are over 30 nest protection projects along the coast of South Carolina with over 1100 participants.
They include a range of individuals, from paid federal and state
employees to projects that are run entirely by volunteers, usually
retirees living on resort islands. Some project members are also
involved with the Sea Turtle Stranding and Salvage Network (STSSN),
but the network also has members that are not associated with a nest
All individuals (except federal personnel at Cape Romain National Wildlife Refuge) are required to have state permits (which are renewed annually) in order to manipulate nests and handle stranded carcasses. This requires training by SCDNR staff both in the classroom and field, which covers the following activities:
1. Beach patrol: The beach is surveyed each morning at dawn to locate loggerhead tracks in the sand where the turtle emerged to nest the previous evening. This is done by walking, use of an All Terrain Vehicle (ATV), or by a four-wheel drive pickup truck.
2. Nest relocation/inventory: The egg chamber is located below the sand with a wooden dowel “probe stick”, a new egg chamber is constructed in a safer location, and the eggs are transferred to the new site. A post-emergence inventory involves counting the number of hatched eggs and dead or live hatchlings in the nest to calculate the percent hatchling emergence.
3. Nest protection: This activity involves constructing predator-proof cages, screening nests, staking and marking nests, clearing away debris prior to hatching, removing heavily accreted sand from nests or from over screens, installing ghost crab traps, monitoring nests for predation, monitoring nests for emergence, and providing crowd control at emerging nests.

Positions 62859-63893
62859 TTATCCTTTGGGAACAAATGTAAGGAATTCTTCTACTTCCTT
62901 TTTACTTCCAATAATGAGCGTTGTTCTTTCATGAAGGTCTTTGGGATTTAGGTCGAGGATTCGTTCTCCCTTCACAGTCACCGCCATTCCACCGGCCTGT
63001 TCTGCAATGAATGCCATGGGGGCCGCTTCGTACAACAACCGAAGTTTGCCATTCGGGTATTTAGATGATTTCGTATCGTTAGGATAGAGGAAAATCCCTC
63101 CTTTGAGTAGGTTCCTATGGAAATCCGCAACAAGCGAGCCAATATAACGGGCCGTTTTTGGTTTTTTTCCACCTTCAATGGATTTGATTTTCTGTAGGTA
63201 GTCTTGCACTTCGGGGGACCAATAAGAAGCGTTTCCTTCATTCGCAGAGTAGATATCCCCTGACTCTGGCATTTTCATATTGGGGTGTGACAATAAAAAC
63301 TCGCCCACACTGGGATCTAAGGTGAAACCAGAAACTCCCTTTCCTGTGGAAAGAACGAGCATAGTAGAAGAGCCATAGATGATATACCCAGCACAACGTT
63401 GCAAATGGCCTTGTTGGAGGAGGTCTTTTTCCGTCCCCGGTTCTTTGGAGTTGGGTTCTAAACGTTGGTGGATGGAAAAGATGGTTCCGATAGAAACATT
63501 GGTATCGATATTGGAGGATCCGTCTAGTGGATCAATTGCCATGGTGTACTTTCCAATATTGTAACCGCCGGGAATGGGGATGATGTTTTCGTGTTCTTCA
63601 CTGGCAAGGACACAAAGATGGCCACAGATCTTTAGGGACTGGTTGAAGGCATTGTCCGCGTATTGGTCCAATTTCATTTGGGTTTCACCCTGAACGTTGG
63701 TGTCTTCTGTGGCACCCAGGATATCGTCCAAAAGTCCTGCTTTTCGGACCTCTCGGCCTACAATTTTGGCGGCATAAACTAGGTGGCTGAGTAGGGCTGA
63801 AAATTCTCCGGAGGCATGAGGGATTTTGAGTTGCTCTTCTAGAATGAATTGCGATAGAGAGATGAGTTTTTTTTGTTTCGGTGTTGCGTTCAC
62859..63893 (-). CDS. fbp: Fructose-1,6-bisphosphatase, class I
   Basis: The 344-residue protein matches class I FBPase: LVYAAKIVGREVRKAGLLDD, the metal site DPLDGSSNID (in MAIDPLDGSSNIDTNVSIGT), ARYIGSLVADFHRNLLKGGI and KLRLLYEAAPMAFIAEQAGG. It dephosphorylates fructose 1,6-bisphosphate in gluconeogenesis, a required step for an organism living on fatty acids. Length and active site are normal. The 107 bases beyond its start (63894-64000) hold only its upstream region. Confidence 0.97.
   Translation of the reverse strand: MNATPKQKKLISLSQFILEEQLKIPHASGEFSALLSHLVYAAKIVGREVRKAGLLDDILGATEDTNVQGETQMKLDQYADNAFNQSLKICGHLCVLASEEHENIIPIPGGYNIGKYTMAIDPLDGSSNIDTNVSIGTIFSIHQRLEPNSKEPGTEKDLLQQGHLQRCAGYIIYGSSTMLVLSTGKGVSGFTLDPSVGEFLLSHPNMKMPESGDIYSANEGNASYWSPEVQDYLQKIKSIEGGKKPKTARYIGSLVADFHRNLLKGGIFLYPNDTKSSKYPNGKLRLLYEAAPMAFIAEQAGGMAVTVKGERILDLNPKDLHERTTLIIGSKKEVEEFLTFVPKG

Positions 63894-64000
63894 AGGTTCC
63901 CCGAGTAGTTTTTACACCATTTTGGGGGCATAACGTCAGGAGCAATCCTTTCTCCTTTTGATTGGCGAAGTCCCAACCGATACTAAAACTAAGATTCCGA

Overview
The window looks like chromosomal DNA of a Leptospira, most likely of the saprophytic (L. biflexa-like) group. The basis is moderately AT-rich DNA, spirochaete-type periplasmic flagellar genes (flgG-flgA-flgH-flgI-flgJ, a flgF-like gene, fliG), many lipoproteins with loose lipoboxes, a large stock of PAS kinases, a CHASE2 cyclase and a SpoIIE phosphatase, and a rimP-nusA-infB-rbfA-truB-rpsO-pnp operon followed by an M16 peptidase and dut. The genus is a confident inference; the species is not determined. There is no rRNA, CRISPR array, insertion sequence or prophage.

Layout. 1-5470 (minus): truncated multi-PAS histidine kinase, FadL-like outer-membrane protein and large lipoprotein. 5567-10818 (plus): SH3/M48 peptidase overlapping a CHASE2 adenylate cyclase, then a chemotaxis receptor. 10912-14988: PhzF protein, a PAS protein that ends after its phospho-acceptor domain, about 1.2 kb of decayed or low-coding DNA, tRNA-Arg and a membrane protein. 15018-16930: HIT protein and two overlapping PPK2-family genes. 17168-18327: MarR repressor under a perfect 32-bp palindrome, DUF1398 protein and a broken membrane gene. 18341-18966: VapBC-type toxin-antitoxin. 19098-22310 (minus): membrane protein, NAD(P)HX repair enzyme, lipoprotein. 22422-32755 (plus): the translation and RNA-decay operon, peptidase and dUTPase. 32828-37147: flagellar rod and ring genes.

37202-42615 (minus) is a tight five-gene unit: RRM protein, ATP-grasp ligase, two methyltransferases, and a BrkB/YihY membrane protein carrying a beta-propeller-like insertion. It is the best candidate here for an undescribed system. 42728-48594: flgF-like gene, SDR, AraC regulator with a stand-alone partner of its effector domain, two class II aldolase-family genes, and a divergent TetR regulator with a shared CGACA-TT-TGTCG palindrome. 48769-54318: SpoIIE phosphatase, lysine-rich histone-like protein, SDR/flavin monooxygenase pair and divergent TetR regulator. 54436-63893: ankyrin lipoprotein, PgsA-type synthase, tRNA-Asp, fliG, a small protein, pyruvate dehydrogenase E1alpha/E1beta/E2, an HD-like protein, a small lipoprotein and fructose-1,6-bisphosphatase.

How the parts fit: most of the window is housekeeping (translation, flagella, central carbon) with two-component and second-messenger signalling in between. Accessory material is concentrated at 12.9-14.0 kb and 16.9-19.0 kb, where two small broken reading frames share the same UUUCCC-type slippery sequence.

4. Administration/organizational: This involves filling in application forms for a state permit, scheduling volunteer work times, summarizing year-end data for preparation of a final report to the state, as well as presenting public educational programs.
5. Strandings: This involves the collection of biological data on sea turtle carcasses that wash ashore. The person must be able to correctly identify the species; interpret field signs for the presence of boat strikes, other human interactions, or shark wounds; and take accurate measurements of the carcasses.
Each year, there is an annual spring training workshop attended by the nest protection project leaders and any other volunteers that wish to attend. Guidelines are distributed and discussed. Printed materials, as well as slides and videos, are used as training aids. In addition, site visits are made to each project beach twice per season, once during the nesting season and again during the hatching season, to check out volunteers’ methodology and answer questions.